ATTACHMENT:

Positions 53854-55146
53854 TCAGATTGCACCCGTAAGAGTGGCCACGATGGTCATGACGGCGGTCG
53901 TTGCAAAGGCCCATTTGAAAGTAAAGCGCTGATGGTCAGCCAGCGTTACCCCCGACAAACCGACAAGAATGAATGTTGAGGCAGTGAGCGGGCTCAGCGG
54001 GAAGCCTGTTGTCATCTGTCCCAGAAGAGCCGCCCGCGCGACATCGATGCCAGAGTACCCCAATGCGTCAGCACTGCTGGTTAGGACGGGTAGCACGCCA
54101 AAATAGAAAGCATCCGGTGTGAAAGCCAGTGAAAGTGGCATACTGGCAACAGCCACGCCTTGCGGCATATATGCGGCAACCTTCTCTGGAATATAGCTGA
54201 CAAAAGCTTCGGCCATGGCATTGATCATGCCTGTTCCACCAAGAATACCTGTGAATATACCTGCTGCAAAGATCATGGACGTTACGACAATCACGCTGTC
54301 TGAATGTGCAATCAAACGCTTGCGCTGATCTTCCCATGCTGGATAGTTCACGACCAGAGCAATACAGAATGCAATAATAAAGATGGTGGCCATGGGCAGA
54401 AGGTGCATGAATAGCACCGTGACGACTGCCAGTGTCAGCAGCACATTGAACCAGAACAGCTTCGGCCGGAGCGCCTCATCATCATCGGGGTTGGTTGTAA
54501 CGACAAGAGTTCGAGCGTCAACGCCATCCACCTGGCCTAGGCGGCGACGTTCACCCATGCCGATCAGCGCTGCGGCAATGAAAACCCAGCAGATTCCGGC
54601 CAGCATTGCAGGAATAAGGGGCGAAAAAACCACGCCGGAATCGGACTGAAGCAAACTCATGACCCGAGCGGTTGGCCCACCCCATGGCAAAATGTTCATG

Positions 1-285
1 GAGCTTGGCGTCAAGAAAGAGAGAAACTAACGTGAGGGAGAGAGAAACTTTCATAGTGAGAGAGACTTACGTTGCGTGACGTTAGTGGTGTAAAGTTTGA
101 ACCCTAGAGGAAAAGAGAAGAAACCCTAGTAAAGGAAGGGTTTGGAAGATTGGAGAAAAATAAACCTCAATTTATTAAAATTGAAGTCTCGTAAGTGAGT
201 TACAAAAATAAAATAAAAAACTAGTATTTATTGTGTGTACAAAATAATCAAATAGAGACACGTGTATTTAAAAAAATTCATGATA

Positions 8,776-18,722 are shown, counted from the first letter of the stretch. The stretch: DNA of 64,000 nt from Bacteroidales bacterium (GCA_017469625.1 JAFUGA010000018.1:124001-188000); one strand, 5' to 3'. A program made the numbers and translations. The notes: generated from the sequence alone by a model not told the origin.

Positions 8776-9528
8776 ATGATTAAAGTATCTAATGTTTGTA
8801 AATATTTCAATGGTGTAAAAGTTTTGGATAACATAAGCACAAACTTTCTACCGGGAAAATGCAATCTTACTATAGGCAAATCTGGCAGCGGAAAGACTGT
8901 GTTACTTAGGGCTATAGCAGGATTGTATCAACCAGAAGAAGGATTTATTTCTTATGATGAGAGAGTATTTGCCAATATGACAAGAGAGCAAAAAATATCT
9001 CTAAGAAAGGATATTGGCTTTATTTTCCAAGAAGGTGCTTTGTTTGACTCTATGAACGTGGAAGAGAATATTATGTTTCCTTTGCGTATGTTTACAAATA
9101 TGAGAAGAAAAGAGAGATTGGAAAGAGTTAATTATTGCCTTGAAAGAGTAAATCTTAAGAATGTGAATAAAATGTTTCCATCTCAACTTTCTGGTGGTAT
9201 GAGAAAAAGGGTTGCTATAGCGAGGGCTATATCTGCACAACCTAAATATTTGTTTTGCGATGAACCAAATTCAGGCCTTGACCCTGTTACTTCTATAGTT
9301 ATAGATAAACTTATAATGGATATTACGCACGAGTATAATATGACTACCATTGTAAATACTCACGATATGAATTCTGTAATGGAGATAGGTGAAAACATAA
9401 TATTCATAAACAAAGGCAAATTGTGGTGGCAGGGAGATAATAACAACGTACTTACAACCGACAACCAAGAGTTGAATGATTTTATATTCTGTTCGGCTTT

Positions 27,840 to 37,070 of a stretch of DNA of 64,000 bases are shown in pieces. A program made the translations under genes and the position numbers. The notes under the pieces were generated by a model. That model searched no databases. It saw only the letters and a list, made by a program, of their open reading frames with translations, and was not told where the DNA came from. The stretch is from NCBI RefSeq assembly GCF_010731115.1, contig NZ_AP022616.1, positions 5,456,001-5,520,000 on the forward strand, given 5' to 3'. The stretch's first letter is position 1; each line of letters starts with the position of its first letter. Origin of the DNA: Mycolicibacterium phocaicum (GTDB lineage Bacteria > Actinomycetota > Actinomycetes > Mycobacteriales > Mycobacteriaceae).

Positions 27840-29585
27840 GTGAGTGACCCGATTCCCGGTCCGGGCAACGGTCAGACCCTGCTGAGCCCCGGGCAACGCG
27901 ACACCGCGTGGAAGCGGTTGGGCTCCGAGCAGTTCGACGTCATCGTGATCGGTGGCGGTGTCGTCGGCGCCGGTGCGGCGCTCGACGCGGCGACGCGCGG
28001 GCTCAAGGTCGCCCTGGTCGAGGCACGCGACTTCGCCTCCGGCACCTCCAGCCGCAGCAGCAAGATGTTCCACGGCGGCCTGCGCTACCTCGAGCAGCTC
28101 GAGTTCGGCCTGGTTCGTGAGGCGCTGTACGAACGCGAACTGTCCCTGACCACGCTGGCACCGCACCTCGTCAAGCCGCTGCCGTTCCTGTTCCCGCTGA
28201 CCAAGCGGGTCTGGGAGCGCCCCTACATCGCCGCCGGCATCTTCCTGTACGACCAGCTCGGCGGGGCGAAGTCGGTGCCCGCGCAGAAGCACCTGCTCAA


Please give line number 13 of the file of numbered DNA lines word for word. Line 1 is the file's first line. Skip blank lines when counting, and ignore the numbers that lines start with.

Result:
101 ACCCTAGAGGAAAAGAGAAGAAACCCTAGTAAAGGAAGGGTTTGGAAGATTGGAGAAAAATAAACCTCAATTTATTAAAATTGAAGTCTCGTAAGTGAGT